LOS ANGELES, CA — Several Ralphs and a Food 4 Less store were cited today for health and safety violations during the coronavirus pandemic. The California Division of Occupational Safety and Health issued the citations, which total $104,500 across five grocery stores in Los Angeles and Culver City.

The Hollywood Ralphs on Sunset Boulevard, frequently known as the Rock and Roll Ralphs, was among the five stores cited. At least 21 employees at the store tested positive for coronavirus in May.

Jackie Mayoral, one of the workers who tested positive, led the charge for increased safety regulations after the outbreak.

“What happened at my store was terrifying and put too many people in harm’s way. I contracted COVID-19 at work and it wrecked me. I am still recovering,” Mayoral said. “I am happy to see that Cal/OSHA has completed its investigation and found that Ralphs did not do what it was supposed to keep people safe.

“People are still getting sick and safety measures are still implemented inconsistently,” she continued. “My hope is that Ralphs will take these citations seriously and do its part to stop the spread of the virus, especially at a time when its profits are record high.”

Two Ralphs in Culver City and Sherman Oaks also received citations. In May, the grocery chain announced that one worker from each store died in a hospital after contracting the coronavirus. Cal/OSHA said both stores failed to report the worker’s illness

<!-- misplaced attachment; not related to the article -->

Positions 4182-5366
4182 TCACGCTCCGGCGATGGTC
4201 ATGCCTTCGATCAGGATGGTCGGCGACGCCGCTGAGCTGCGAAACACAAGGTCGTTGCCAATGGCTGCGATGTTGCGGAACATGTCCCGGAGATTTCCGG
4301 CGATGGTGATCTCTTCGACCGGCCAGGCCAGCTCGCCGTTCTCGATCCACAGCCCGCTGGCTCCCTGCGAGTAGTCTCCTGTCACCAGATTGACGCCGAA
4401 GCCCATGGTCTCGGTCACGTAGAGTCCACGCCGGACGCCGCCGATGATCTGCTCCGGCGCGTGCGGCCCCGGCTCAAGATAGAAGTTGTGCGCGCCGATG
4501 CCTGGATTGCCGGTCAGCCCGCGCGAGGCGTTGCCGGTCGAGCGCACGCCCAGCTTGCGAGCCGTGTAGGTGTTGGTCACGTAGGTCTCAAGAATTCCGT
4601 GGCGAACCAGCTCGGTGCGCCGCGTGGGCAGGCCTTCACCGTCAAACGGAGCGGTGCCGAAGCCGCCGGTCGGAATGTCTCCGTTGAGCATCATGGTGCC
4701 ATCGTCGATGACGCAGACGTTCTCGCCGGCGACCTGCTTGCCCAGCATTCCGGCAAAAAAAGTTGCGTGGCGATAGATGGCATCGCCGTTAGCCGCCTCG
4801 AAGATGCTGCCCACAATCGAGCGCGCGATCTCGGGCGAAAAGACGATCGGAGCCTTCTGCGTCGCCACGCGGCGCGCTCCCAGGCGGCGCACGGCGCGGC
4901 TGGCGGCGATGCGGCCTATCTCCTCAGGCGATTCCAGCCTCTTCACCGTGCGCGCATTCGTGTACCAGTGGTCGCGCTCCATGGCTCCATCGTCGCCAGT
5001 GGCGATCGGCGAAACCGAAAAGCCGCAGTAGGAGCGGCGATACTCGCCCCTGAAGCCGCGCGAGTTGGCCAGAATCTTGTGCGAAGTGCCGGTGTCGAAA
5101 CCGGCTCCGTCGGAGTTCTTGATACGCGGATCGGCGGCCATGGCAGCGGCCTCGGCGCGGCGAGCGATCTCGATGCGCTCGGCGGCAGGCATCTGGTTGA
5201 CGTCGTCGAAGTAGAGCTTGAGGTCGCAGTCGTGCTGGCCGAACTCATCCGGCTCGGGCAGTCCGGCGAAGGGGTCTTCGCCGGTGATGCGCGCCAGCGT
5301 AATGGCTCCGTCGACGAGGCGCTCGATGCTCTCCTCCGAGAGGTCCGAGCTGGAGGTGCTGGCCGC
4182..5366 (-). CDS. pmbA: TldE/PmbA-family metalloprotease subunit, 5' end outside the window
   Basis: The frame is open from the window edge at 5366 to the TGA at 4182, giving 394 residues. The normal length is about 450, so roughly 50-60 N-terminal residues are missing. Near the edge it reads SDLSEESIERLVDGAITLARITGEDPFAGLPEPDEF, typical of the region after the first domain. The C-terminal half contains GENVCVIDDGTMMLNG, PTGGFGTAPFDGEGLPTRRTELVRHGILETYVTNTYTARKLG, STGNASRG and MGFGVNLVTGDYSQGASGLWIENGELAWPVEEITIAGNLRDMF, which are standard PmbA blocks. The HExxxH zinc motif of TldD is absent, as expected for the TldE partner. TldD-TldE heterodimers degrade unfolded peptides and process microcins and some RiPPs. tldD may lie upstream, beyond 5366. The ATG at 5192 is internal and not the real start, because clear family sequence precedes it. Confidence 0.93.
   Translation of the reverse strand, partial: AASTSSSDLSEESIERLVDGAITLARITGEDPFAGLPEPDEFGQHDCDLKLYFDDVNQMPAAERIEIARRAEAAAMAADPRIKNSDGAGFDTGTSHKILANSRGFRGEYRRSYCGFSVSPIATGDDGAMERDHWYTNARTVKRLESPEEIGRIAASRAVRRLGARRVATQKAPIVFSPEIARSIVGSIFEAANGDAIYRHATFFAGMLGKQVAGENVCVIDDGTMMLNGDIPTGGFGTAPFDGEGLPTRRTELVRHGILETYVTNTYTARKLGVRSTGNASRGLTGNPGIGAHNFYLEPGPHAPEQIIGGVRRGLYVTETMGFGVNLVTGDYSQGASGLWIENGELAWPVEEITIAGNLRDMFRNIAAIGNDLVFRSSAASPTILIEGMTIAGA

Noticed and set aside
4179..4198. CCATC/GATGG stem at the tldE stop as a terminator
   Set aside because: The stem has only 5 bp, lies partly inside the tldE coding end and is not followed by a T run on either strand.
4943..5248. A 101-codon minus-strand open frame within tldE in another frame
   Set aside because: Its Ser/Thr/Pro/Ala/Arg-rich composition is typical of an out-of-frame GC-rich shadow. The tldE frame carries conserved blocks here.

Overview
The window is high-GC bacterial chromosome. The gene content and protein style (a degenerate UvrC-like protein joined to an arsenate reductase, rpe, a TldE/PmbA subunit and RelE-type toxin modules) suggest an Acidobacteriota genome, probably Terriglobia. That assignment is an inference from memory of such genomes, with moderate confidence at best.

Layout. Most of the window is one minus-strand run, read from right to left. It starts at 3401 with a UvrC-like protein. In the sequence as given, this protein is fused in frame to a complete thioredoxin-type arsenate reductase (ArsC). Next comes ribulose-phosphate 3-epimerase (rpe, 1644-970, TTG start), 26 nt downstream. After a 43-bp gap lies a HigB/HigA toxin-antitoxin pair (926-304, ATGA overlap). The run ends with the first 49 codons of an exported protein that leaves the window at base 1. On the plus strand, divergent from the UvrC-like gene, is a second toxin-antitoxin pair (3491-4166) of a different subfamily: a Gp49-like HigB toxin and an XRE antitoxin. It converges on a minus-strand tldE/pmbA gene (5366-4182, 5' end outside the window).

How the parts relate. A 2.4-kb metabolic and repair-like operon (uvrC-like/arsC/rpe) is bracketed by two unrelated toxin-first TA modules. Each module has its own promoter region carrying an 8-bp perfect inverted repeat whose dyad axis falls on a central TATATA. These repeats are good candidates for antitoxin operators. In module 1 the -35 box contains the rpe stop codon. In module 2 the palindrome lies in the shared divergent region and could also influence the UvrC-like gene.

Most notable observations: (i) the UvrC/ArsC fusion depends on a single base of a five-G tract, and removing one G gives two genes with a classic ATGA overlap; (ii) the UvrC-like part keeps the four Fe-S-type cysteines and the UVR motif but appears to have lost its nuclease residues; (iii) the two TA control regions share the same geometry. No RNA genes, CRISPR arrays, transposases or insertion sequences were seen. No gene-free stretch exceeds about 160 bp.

Another location in Studio City received a citation after Cal/OSHA said they did not install plexiglass barriers to protect employees and customers. The lone Food 4 Less in Westlake was cited for allowing too many customers in the store, preventing people from safely social distancing.

Cal/OSHA inspectors said the various locations “[failed] to protect workers from exposure to COVID-19 because they did not update their workplace safety plans to properly address hazards related to the virus.”

Kroger, which owns and operates the five grocery stores, has come under fire for its treatment of employees during the pandemic. Despite releasing second-quarter sales numbers that indicated an increase in profits, the company suspended its “hero bonus” in early June.

“If you’re going to put us in harm’s way, then there should definitely be some recognition to the work,” an employee named Trev told news outlets in June. “They want to give us this little bonus, for one week. ‘No dude, I was there every day doing 60 to 65 hour weeks just to make sure everything was on the shelf.'”